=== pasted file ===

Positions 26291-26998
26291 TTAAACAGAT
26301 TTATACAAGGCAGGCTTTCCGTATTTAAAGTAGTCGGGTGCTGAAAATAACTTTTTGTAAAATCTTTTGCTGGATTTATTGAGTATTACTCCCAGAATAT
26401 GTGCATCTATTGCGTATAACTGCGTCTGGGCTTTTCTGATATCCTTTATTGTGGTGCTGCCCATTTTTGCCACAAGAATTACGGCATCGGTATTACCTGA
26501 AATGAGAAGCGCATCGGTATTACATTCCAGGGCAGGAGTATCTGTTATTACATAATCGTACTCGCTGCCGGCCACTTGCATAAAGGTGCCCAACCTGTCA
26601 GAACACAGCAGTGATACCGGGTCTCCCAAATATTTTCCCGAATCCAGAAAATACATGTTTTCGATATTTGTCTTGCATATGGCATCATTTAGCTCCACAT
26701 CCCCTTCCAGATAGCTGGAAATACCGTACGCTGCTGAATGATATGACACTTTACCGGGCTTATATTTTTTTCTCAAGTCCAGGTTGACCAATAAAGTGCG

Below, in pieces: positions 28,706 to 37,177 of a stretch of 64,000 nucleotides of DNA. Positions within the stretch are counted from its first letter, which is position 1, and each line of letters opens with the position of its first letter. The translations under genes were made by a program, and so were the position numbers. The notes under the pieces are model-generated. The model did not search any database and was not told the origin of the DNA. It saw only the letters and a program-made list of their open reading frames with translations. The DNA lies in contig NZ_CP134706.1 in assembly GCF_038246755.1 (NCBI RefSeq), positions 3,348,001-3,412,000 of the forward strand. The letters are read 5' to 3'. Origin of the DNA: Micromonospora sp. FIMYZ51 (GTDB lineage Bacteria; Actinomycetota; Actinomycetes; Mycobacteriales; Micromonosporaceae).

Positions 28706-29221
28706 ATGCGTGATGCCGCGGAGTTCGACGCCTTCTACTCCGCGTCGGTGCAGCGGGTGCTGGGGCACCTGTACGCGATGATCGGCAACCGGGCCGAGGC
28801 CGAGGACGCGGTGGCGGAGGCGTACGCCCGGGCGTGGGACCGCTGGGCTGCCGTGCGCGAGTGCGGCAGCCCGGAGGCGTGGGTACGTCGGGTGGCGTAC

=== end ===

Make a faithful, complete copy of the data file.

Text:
Positions 26291-26998
26291 TTAAACAGAT
26301 TTATACAAGGCAGGCTTTCCGTATTTAAAGTAGTCGGGTGCTGAAAATAACTTTTTGTAAAATCTTTTGCTGGATTTATTGAGTATTACTCCCAGAATAT
26401 GTGCATCTATTGCGTATAACTGCGTCTGGGCTTTTCTGATATCCTTTATTGTGGTGCTGCCCATTTTTGCCACAAGAATTACGGCATCGGTATTACCTGA
26501 AATGAGAAGCGCATCGGTATTACATTCCAGGGCAGGAGTATCTGTTATTACATAATCGTACTCGCTGCCGGCCACTTGCATAAAGGTGCCCAACCTGTCA
26601 GAACACAGCAGTGATACCGGGTCTCCCAAATATTTTCCCGAATCCAGAAAATACATGTTTTCGATATTTGTCTTGCATATGGCATCATTTAGCTCCACAT
26701 CCCCTTCCAGATAGCTGGAAATACCGTACGCTGCTGAATGATATGACACTTTACCGGGCTTATATTTTTTTCTCAAGTCCAGGTTGACCAATAAAGTGCG

Below, in pieces: positions 28,706 to 37,177 of a stretch of 64,000 nucleotides of DNA. Positions within the stretch are counted from its first letter, which is position 1, and each line of letters opens with the position of its first letter. The translations under genes were made by a program, and so were the position numbers. The notes under the pieces are model-generated. The model did not search any database and was not told the origin of the DNA. It saw only the letters and a program-made list of their open reading frames with translations. The DNA lies in contig NZ_CP134706.1 in assembly GCF_038246755.1 (NCBI RefSeq), positions 3,348,001-3,412,000 of the forward strand. The letters are read 5' to 3'. Origin of the DNA: Micromonospora sp. FIMYZ51 (GTDB lineage Bacteria; Actinomycetota; Actinomycetes; Mycobacteriales; Micromonosporaceae).

Positions 28706-29221
28706 ATGCGTGATGCCGCGGAGTTCGACGCCTTCTACTCCGCGTCGGTGCAGCGGGTGCTGGGGCACCTGTACGCGATGATCGGCAACCGGGCCGAGGC
28801 CGAGGACGCGGTGGCGGAGGCGTACGCCCGGGCGTGGGACCGCTGGGCTGCCGTGCGCGAGTGCGGCAGCCCGGAGGCGTGGGTACGTCGGGTGGCGTAC